Less common than incorporation is the compounding of two nouns; some examples are given below:
Less Productive Morphology
In addition to the productive derivational morphology described above, there are also examples of morphological elements which are not as productive, or which have a more limited range of application. In this section I discuss several affixes and combining forms.
In this section, I discuss several affixes which have a very limited range of application. They can’t really be said to be productive, but they are rather transparent in meaning once they have been isolated.
The prefix in- appears in many words for kinds of berries. In most cases, removing the prefix isolates a root to which the suffix -sɨ ‘fruit-bearing plant’ can be added to indicate the plant itself.
intamɨi [indamɨi] ‘huckleberry’ (root: tamɨi-)
intɨipi [indɨiβi] ‘chokecherry’ (root: tɨipi-)
intipɨ [indžiβɨ] ‘squawberry’ (root: tipɨ)
iŋŋɨi [iŋŋɨi] ‘currant’ (root: ŋɨi)
-ma ‘male’ and -ŋa ‘female’
There are two gender suffixes, -ma ‘male’ and -ŋa ‘female’; they are used to indicate male or female persons. In the case of ‘grizzly bear’, the etymological source is a predicate root with the male suffix; in spite of the suffix, nɨima can refer to female as well as male grizzly bears.
nɨima [nɨima] ‘grizzly bear (root nɨi ‘old’)’
nɨma [nɨma] ‘husband (combining form nɨ- ‘person’)’
tɨma [tɨma] ‘cousin--FaSiSo, MoBrSo (combining form tɨ- ‘cross cousin’)’
nɨŋa [nɨŋa] ‘wife (combining form nɨ- ‘person’)’
tɨŋa [tɨŋa] ‘cousin--FaSiDa, MoBrDa (combining form tɨ- ‘cross cousin’)’
-ppi ‘buzzing animal’
The suffix -ppi is a rather unusual suffix. It seems to have the meaning ‘small buzzing animal or insect’, but removing this suffix yields no independent roots, except in the case of tiwippi, tippi ‘hummingbird’. These words are inflected as CV monosyllabic roots, as if the -ppi suffix were absent (see the section on the inflection of monosyllabic roots for details).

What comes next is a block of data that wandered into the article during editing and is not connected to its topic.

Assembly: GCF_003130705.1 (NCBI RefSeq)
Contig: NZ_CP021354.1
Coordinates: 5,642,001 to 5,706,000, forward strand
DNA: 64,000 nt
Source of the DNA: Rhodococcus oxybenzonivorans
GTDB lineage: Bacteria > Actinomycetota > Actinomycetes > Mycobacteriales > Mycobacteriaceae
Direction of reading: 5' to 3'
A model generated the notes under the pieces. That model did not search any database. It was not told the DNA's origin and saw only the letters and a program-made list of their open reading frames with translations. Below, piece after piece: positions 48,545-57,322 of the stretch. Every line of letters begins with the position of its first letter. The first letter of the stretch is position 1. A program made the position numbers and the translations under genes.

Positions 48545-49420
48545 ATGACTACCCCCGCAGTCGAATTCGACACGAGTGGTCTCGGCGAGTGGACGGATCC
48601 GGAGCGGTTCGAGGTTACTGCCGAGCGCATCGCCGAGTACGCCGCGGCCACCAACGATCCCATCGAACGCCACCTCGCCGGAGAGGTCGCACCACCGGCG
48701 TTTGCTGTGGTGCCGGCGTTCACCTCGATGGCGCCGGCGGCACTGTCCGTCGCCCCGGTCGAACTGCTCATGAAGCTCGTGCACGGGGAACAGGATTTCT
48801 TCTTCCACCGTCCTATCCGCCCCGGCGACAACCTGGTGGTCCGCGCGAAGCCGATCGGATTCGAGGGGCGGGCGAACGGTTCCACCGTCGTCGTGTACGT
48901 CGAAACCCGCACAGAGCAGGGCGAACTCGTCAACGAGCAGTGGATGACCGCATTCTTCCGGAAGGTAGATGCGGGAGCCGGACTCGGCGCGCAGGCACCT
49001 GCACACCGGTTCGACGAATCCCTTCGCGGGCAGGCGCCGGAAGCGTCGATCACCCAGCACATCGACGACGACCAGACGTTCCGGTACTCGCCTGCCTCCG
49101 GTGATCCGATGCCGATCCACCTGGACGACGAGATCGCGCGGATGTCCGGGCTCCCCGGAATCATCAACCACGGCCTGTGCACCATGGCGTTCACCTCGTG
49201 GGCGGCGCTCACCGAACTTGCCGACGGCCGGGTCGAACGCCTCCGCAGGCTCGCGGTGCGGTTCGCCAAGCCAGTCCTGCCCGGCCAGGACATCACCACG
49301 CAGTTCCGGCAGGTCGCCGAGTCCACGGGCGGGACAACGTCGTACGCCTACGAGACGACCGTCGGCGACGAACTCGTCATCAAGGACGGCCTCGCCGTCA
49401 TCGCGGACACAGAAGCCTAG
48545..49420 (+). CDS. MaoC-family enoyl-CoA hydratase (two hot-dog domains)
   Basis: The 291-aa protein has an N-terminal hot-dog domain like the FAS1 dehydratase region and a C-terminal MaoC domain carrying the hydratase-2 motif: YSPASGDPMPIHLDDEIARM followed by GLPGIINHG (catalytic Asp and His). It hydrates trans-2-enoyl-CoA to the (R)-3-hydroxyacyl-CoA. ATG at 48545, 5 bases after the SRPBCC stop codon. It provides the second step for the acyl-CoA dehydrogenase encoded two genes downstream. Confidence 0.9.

huppi [huppi] ‘gnat’
lauppi [lauppi] ‘yellowjacket’
pippi [pippi] ‘fly’
ŋɨppi [ŋɨppi] ‘mosquito’
sappi [sappi] ‘cicada’
tiwippi [tšiwippi], tippi [tšippi] ‘hummingbird’ (root: tiwi, combining form ti- ‘bird’)
-sɨ ‘fruit-bearing plant’
The suffix -sɨ is attached to roots to form the name of plants bearing fruit. Most of these roots also take the prefix in- ‘berry’. Some examples are:
ŋɨisɨ [ŋɨisɨ] ‘currant bush’
siunpisɨ [šiumbisɨ] ‘serviceberry bush’
tamɨisɨ [tamɨisɨ] ‘huckleberry bush’
tɨipisɨ [tɨiβisɨ] ‘chokecherry bush’
tipɨsɨ [tšiβɨsɨ] ‘squawberry bush’
The suffix -ta is found on many words which name kinds of trees. The roots formed by removing -ta are not usually independent roots; the root for ‘oak’, however, is also found with the diminutive suffix -tti; the combined form means ‘scrub oak’.
kɨita [kɨiða] ‘locust’
kuita [kuiða] ‘aspen’
kusuta [kusuða] ‘pinyon pine’
mɨsita [mɨšiða] ‘greasewood’
puta [puða] ‘oak’
sɨhɨta [sɨhɨða] ‘willow’
sɨŋuta [sɨŋuða] ‘cedar’
uita [uiða] ‘fir’
upita [uβiða] ‘mesquite’
wɨsita [wɨšiða] ‘cottonwood’
In this section I describe shortened forms of roots which are frequently used in compounds. I call these combining forms after similar forms in the Numic languages.
The combining form nɨ- refers to persons in the following words:
nɨma [nɨma] ‘husband’
nɨqa [nɨŋa] ‘wife’
nɨtti [nɨttši̥] ‘pupil’
It is a common metaphorical extension to refer to the pupil of the eye as a small person; hence the lexicalized meaning of nɨ- ‘person’ + -tti ‘diminutive’. I have been unable to locate a Tepa root from which nɨ- might have been derived. The usual word for ‘person’ is tua, which bears no phonological resemblance to the combining form nɨ-.
The combining form ti- is rather transparently derived from tiwi ‘bird’. It is found in the following words:
tiken [tšiɣɨ̃ɨ̃] ‘grouse’ (root: kɨn ‘rock’)
tikusu [tšiɣusu] ‘pinyon jay’ (root: kusu ‘pinyon’)
tilupa [tširuβa] ‘roadrunner’ (root: lupa ‘run’)
tippi [tšippi] ‘hummingbird’ (combining form: -ppi ‘small buzzing animal or insect’)
tipukan [tšiβuɣãã] ‘sage hen’ (root: pukan ‘sage’)
tiutu [tšiuðu] ‘meadowlark’ (unknown root: utu)